The Japanese system is incomparably awash with liquidity and one strong product of that has been a sharply weaker yen (the effect on equity prices and subsequent wealth effect on consumption – the transmission channel for QE in the USA – is negligible when Japanese households have just 10% of their assets in equities versus 53% in cash). The channel through which Japanese QE works – and Japanese QE is on a scale that dwarves that in any other country besides China (where state-approved bank balance sheet expansion effectively replicates QE) – is through an explicit policy to drive the yen down and thereby import some inflation whilst giving Japanese exporters a bit of a boost.

However, along come the Chinese in the middle of the largest credit bubble in history and throw a “spanner in the works” with a weaker yuan.

The yen has appreciated approximately 12% against the yuan since last August. That hurts. It hurts a lot and is a substantial headwind for Japanese QE.

The only thing to do, according to the Bank of Japan right now, is make interest rates negative and force that Yen 253 trillion of liquidity out into the economy via bank lending.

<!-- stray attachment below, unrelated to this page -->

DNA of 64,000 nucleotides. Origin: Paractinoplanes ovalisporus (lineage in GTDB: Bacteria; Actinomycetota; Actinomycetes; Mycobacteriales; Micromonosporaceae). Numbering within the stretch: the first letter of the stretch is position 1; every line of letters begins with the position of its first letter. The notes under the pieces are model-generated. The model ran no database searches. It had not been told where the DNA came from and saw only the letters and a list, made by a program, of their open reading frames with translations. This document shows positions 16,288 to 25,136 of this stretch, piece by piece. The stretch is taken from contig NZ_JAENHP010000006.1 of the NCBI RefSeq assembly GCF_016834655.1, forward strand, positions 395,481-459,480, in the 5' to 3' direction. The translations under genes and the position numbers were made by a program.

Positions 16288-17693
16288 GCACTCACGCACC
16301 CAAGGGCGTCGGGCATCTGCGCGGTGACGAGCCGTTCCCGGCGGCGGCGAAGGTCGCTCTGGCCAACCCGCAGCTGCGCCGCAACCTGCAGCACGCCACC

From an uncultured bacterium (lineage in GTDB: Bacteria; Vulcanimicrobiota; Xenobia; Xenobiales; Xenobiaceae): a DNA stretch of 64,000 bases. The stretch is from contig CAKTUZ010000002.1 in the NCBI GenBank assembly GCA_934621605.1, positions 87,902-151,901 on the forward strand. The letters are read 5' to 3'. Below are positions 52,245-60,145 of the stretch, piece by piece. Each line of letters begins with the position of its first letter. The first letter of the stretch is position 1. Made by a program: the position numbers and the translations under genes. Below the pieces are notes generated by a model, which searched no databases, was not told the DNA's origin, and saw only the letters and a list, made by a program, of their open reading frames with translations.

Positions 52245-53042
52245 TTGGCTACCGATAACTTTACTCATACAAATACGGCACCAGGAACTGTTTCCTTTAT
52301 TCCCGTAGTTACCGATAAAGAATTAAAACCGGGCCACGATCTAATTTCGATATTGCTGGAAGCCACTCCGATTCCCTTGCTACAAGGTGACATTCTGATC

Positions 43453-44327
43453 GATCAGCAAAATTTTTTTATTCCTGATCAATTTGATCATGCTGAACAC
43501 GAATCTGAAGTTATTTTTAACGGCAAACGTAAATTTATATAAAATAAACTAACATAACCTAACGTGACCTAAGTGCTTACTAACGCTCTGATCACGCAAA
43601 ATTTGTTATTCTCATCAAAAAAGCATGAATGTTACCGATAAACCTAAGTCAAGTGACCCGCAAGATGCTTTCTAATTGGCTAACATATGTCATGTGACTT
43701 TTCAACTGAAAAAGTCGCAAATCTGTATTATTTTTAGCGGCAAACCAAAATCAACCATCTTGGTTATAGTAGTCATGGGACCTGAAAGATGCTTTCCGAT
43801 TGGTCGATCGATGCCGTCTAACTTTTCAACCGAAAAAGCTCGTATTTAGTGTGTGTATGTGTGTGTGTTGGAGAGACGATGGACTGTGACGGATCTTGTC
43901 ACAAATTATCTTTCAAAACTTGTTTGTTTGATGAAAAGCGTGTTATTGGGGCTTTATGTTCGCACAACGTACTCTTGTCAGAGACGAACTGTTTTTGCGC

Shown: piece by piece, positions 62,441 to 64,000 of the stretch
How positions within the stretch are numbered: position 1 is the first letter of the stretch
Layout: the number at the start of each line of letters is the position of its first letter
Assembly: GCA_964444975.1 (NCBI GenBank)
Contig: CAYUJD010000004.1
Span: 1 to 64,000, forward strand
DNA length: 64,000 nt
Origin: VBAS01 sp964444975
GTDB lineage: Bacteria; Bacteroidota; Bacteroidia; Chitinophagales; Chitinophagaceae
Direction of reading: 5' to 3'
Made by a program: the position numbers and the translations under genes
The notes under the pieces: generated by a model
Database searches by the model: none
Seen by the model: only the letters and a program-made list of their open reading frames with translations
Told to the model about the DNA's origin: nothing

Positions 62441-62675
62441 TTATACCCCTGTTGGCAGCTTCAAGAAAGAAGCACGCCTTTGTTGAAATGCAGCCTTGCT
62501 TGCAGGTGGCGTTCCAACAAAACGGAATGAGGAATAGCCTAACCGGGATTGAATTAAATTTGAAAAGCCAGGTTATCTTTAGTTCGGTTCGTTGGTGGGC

Why? Because the appreciation of the yen is pushing inflation the wrong way, if left unchallenged Japan will slip back into core deflation very quickly.

Core inflation responds with about a ten month lag to the exchange rate.


Moreover, the exchange rate impacts the output gap (gap between actual and potential output) and that also drives inflation.

An appreciating exchange rate turns the output gap negative and that pushes down on inflation.


So, easy to see why the Bank of Japan responded. They said it was to encourage banks to lend those reserves, but we know better.

It’s just the first little warning shot in an open currency fight with the Chinese.

With the yuan under severe pressure as a consequence of persistent and ongoing domestic capital flight, and a devaluation of 20%+ extremely likely, it’s just the start. The Bank of Japan will, in due course, be stepping up its bond purchases and pushing rates further into negative territory in a determined – and ultimately successful – effort to drive the yen down sharply.